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Chainsaws and sawbucks

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Bad news for Michigan's trees and the people who enjoy them: A couple of state Republicans announced they want to extend President George W. Bush’s "Healthy Forests" initiative to the Wolverine State. As with most Bush plans, envision the opposite of what the name promises and you'll be pretty close to the actual effect.

House Speaker Rick Johnson, R-LeRoy, and state Rep. Tom Casperson, R-Escanaba, announced the plan, "Michigan Healthy Forests for the 21st Century," while touring the Upper Peninsula last week. They say their plan would help create jobs and protect state forests by focusing on timbering, recreation and economic uses.

Specifics of the state forestry plan are yet to be announced, but the expectation that it will be modeled on the federal initiative gives us pause. Bush’s forest plan passed the House; the Senate is expected to vote on it this month. It’s billed as a method to discourage the rampant forest fires that have plagued the West in recent years. Responsibility for thinning overgrowth is left to those eager beavers in the timber industry. It would also allow federal agencies to make quicker, quieter decisions about what’s to be cut, where, when and by whom. The White House stated the initiative will "allow contractors to keep wood products in exchange for the service of thinning trees and brush and removing dead wood."

Environmentalists, not surprisingly, are raising their eyebrows. A federal amendment that would have prioritized areas to be thinned, starting with overgrown forests near urban areas, was shot down.

The whole shebang, federal and state, could have a great impact on Michigan, 51 percent of which is forested. Of the state's 19 million acres of timberland, 4 million are owned by the state, making Michigan’s the largest state forest system in the country. Another 3 million acres are owned by the feds.

Anne Woiwode, director of the Michigan chapter of the Sierra Club, is one of many who’s concerned about Johnson’s announcement. The state already lags behind others in progressive forest conservation and management, she says. Since the 1970s, the state has managed its forests for economic interests first.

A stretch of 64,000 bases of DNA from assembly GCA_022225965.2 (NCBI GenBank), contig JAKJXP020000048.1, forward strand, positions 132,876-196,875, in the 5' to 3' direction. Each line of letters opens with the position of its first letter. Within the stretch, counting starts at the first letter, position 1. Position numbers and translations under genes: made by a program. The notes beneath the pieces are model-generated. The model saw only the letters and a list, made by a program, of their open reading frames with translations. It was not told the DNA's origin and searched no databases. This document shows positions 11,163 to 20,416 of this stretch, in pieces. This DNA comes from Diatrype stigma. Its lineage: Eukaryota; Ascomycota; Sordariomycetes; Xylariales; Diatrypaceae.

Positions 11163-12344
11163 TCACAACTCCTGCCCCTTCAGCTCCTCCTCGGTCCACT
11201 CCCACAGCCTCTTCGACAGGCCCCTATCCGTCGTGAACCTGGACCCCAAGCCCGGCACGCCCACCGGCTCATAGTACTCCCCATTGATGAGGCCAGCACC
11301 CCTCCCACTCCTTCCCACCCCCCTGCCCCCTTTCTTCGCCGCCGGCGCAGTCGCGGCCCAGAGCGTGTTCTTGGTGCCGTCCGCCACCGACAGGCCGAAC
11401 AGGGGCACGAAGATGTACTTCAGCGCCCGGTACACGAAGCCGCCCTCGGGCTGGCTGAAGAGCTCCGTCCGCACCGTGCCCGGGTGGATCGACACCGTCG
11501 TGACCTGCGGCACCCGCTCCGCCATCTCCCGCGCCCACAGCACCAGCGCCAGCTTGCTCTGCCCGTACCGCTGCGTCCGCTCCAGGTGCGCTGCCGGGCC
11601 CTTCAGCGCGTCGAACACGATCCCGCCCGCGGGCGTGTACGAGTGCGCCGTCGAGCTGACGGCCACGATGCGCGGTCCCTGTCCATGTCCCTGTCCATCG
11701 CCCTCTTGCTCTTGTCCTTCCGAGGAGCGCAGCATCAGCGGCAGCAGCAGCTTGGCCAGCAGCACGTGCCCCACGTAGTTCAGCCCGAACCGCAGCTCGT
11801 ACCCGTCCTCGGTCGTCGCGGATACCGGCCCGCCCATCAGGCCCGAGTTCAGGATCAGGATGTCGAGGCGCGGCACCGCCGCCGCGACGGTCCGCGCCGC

"The timber industry, and some of the game interests, have pretty much put forth the idea that the only healthy forest is one heavily managed for timber production or for a certain game species," Woiwode says.

That Republican leaders are using Bush’s initiative to take Michigan forest management further into the past "is absolutely crazy," she says. "They’re playing off what the Bush administration is doing, which is to use the exact opposite in words to describe what they are doing.

"They used ‘Clear Skies’ to justify polluting the air, now they’re using ‘Healthy Forests’ to destroy the forests."

Looking for the positive, Woiwode says this is a "critical opportunity" for all who care about the forest to make their voices heard. Johnson is expected to hold hearings on the "Healthy Forest" plan for Michigan, and Woiwode hopes folks show up to lobby for greenery over greenbacks.

"Because the people who want to cut the forests down or manage them for deer population are not staying quiet. They will be there, making their voices loud and clear. It’s the people who enjoy the quiet places, who appreciate the forest because of its natural characteristics, and people who value the environment who so often stay home," she says.

Those of you who want to know more can contact the Sierra Club at 517-484-2372 or visit its Web site at michigan.sierraclub.org.

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